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The changing livestock sector in developing countries: The context for animal genetic research

  1. 1. The changing livestock sector in developing countries: the context for animal genetic research Shirley Tarawali Animal Genetic Research for Africa (Biosciences for Farming in Africa), Nairobi, 10-11 September 2015
  2. 2. Key messages • Demand for animal source foods is increasing rapidly - almost all the increase is in developing countries • Despite this, food and nutritional challenges remain • Human health and environmental challenges associated with animal source foods important • Much animal protein is produced by smallholders in developing countries • Opportunities for research in general, animal genetics in particular to contribute to sustainable, positive transitions
  3. 3. Animal source foods: 4 of 5 highest value global commodities FAOSTAT 2015 (values for 2013) 0 2 4 6 8 10 12 0 2 4 6 8 10 12 Net production value (Int $) billion Production(MT)millions Cow milk has overtaken rice
  4. 4. Drivers of change: population Anticipated change 2013 – 2050 Asia: +20% Africa: +113% Europe: -4%
  5. 5. 2015 GDP growth forecast
  6. 6. Percentage urban, 2014
  7. 7. Gains in meat consumption in developing countries are outpacing those of developed 0 2 4 6 8 10 12 Millionmetrictonnes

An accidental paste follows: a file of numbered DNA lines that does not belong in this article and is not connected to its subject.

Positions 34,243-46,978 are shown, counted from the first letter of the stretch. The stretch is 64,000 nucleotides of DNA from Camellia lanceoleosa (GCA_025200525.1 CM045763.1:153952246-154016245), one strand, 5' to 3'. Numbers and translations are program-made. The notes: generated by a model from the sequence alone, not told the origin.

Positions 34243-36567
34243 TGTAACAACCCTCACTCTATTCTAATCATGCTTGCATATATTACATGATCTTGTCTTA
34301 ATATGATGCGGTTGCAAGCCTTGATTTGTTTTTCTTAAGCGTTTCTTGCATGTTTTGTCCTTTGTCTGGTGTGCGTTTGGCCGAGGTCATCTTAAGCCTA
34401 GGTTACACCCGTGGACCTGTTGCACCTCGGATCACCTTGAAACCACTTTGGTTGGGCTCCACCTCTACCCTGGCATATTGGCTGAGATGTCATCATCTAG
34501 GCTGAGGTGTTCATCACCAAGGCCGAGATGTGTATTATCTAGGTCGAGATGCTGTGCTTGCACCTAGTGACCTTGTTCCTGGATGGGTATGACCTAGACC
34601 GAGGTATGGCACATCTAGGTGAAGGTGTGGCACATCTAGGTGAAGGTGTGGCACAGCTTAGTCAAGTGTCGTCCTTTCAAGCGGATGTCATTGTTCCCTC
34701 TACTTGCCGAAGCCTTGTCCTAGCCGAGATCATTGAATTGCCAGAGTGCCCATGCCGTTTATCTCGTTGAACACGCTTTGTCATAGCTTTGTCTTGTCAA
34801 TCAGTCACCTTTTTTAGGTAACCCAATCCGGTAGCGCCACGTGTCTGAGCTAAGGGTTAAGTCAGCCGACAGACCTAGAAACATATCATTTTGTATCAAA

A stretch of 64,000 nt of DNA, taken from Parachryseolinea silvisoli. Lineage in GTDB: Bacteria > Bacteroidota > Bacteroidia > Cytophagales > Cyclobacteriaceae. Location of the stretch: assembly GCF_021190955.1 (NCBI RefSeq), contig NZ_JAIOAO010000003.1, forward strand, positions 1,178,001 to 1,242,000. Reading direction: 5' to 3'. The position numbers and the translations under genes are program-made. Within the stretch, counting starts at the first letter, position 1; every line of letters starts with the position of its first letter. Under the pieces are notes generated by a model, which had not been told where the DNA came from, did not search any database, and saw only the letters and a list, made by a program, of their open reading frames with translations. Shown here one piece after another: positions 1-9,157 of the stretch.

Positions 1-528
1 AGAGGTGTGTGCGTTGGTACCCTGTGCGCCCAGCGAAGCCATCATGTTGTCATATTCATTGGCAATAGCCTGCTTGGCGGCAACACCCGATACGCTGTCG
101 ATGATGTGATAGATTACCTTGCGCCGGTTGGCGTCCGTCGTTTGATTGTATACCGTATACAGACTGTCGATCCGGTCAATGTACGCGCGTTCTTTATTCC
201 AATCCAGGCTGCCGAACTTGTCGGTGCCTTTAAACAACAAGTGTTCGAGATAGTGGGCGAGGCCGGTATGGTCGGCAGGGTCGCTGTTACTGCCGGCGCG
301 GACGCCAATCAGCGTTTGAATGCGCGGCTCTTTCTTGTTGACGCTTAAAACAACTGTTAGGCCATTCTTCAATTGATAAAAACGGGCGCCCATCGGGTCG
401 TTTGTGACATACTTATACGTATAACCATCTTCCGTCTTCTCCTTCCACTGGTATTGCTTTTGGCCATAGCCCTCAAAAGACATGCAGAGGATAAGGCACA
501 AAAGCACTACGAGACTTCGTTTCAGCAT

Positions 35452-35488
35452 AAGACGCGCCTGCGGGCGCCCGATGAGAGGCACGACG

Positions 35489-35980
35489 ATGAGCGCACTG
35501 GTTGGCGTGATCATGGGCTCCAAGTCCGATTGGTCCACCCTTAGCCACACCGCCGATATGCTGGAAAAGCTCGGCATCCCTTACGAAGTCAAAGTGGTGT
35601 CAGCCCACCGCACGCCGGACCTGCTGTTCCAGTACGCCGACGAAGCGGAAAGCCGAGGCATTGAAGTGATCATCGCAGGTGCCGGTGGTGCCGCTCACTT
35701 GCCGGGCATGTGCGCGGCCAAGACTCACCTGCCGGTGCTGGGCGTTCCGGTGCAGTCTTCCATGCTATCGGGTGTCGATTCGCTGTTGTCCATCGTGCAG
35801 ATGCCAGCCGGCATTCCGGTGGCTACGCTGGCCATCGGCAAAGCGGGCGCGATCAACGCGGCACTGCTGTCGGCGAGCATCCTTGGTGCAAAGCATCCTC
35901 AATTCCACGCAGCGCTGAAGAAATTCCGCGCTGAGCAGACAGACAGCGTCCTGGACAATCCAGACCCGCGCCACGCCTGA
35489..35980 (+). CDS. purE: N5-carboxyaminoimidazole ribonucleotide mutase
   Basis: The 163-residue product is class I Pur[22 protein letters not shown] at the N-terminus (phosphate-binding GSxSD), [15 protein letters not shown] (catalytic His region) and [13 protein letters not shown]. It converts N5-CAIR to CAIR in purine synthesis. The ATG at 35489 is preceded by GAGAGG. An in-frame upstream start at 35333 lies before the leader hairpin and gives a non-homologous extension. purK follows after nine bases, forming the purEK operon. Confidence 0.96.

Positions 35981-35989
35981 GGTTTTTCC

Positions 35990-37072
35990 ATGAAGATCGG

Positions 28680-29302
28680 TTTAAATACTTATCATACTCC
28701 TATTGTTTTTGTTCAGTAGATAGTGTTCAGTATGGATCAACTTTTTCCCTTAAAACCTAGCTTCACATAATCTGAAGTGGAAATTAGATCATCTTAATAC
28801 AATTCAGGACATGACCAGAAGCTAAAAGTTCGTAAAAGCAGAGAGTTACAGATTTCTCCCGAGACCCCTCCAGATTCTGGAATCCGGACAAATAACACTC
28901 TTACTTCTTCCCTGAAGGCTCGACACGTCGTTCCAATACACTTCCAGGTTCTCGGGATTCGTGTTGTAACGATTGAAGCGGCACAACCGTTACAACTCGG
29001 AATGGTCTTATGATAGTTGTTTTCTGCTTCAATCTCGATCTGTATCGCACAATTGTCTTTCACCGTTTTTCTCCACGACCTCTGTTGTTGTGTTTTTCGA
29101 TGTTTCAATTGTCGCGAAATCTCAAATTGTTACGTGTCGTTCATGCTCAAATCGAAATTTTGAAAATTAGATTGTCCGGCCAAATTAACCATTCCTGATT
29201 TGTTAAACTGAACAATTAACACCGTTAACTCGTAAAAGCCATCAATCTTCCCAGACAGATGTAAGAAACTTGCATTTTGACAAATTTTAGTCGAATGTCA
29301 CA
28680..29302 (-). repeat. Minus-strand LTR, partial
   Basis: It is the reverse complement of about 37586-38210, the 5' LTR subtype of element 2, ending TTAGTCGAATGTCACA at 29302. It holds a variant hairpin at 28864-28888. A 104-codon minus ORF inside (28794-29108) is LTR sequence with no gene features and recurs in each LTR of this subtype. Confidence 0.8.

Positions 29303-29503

8. 8. % growth in demand for livestock products 2000 - 2030 8 0 2 4 6 8 10 12 Pork 0 2 4 6 8 10 12 Poultry 0 2 4 6 8 10 12 Milk FAO, 2011 Based on anticipated change in absolute tonnes of product comparing 2000 and 2030
  9. 9. The challenge: Is attaining global food security and sustainable food production possible? How will the world feed itself sustainably by the time the population stabilizes about 2050? • 60% more food than is produced now will be needed • 75% of this must come from producing more food from the same amount of land • The higher production must be achieved while reducing poverty and addressing environmental, social and health concerns • This greater production will have to be achieved with temperatures that may be 2−4 degrees warmer than today’s • Demand for animal source foods rising fastest
  10. 10. Nutritional divides among 7 billion people today Chronic disease likely to cost $35 trillion by 2030 11% of GNP lost annually in Africa and Asia from poor nutrition
  11. 11. Food insecurity and under nutrition remain persistent • 72 developing countries have reached the 2015 MDG 1 target of halving the proportion of hungry people • Hunger remains an everyday challenge for • almost 795 million people worldwide, including 780 million in developing regions 2014-2016
  12. 12. As much as half of the agricultural GHG emissions come from animals GHG per kg of animal protein produced varies hugely: Big opportunities to mitigate Herrero et al. 2013